Description is one of the most important principles of archives, and is an important step to protecting and managing your materials. It is important to work within what you are capable of doing. There are standards for archival description that you can use as a guideline to make sure that your materials are easily searchable and contain the same vocabulary as other collections. The type of description that you use depends largely on the type of materials that you have. Most collections have a variety of materials, so it may be easier to use something very universal and simple.

Archival collections are usually described in a format called a finding aid, which essentially gives information about all of the items in a collection as well as the access conditions, scope of the collection, size, types of materials, and the history of the collection, organization, and important people involved in the creation of the materials.

Example of a Finding Aid from the UNL Archives and Special Collections
Example of a Finding Aid from the UNL Archives and Special Collections

In most archives, finding aids are created using Encoded Archival Description (EAD), an international standard created and maintained by the Library of Congress and the Society of American Archivists. EAD is written and edited in an XML-schema, so it takes specialized training, but once staff is trained it can be easily implemented. There are also systems that allow for data entry and will output EAD, but those systems still require some knowledge of EAD. ArchivesSpace is a newly launched archival management software which combines different features of previous systems. It requires some technical knowledge for installation and maintenance, but does not require as much specific archival training. EAD provides a model for the structure of description, but Describing Archives: A Content Standard (DACS) provides the model for how items should actually be described. This standard provides information about word choice, order of information, and what type of information is required. It also gives specific information about how to describe items on every level, and also gives a good overview of archival description in general.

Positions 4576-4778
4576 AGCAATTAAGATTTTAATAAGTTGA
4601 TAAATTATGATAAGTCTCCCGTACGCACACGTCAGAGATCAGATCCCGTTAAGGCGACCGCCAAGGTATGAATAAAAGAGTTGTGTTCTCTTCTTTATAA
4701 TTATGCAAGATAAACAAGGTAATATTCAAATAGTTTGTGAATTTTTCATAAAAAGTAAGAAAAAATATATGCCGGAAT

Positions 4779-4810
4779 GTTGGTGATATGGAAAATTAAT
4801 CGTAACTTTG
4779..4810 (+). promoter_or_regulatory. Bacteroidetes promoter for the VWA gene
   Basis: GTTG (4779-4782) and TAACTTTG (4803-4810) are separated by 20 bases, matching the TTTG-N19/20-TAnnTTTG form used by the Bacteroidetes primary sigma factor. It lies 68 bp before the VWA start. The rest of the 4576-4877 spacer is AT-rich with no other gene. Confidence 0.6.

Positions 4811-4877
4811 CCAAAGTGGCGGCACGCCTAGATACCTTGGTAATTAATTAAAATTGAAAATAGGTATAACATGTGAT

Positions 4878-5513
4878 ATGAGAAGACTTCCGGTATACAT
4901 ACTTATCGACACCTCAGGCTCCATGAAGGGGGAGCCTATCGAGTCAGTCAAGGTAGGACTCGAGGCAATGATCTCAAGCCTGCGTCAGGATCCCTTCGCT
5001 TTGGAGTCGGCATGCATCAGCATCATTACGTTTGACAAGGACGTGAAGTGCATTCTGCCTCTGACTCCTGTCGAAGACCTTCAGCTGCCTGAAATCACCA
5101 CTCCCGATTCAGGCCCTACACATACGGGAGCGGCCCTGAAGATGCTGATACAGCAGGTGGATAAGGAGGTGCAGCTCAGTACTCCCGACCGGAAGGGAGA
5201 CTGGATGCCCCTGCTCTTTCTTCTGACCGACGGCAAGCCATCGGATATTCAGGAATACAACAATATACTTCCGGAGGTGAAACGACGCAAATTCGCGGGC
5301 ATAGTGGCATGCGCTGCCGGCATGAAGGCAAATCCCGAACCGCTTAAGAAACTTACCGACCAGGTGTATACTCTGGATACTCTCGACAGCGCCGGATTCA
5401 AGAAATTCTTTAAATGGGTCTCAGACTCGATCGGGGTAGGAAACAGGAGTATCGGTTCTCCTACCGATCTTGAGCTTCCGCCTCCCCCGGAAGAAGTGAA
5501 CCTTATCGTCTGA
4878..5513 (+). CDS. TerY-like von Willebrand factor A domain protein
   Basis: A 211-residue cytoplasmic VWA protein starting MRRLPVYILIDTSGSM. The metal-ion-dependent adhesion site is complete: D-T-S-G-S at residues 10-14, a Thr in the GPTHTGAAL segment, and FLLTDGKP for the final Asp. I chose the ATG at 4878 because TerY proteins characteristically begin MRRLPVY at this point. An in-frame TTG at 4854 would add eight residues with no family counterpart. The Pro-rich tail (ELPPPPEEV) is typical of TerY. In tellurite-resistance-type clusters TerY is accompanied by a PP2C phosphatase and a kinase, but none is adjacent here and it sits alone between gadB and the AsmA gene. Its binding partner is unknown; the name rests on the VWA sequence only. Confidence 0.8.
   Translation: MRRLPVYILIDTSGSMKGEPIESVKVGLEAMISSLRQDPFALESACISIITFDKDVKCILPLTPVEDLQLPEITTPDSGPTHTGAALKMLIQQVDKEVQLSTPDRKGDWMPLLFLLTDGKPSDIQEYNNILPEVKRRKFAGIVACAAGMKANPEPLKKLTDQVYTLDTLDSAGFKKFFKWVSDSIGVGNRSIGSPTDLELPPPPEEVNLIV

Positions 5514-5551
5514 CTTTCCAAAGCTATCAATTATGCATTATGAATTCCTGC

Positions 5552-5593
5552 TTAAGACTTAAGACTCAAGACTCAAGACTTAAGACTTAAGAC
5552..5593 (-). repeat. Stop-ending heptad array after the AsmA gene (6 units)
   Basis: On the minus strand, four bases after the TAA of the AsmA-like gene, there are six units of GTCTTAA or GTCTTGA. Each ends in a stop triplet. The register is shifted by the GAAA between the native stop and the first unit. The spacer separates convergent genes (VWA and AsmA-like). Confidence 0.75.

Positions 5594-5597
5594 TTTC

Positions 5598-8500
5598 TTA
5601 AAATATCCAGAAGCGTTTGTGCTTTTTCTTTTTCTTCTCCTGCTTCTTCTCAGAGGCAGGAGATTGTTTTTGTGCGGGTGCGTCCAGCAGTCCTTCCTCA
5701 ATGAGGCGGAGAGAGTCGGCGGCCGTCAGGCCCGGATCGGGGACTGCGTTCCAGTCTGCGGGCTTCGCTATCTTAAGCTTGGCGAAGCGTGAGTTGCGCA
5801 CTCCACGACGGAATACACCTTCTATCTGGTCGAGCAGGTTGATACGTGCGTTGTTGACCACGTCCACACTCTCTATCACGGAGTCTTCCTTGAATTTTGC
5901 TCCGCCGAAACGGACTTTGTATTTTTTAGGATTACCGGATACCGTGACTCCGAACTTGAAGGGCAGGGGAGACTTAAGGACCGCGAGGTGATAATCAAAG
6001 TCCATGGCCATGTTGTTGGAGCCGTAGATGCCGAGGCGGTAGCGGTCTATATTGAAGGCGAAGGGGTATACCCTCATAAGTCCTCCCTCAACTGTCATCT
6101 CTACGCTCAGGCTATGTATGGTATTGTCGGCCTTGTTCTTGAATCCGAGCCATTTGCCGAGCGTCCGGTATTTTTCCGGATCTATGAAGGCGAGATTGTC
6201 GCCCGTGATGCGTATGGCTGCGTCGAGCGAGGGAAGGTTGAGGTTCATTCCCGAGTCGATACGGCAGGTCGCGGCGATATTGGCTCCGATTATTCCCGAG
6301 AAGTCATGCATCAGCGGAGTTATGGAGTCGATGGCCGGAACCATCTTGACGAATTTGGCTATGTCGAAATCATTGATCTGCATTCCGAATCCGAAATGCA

Vision Maker Media collection metadata, created using PBCore
Vision Maker Media collection inventory, created using PBCore metadata schema and Microsoft Excel.

These professional standards are important, but they can be impractical for a collection over which you have absolutely no intellectual control. In order to gain a basic understanding of what you have, the first step is to complete a detailed inventory of what is in the collection. It may help to look at DACS and EAD first, just to understand the type of information that archival description requires. An inventory should be made in a software that is easily sorted and searched. It is recommendedto use either Microsoft Excel or Access, or another database software that everyone in your organization can access and learn how to prepare invnentories. This site gives moreinformation: Frequently Asked Questions About Records Inventories

Once the basic inventory is complete, a finding aid can be created using one of the methods described above. This is often the step where organizations choose to hire professional archivists, since they can easily create finding aids and put them online, or at least make them accessible to your users. If that is impractical, it is simple to create the basic front matter described in DACS and then add it to the existing inventories. Many organizations keep that information in word documents or pdfs, since they are easy to print, copy and send to interested parties.

For Tribal archives it is crucial that archival descriptions be consistent, so that materials can be easily searched. Settle on common spellings—this is particularly important in identifying materials that are in Native American languages.


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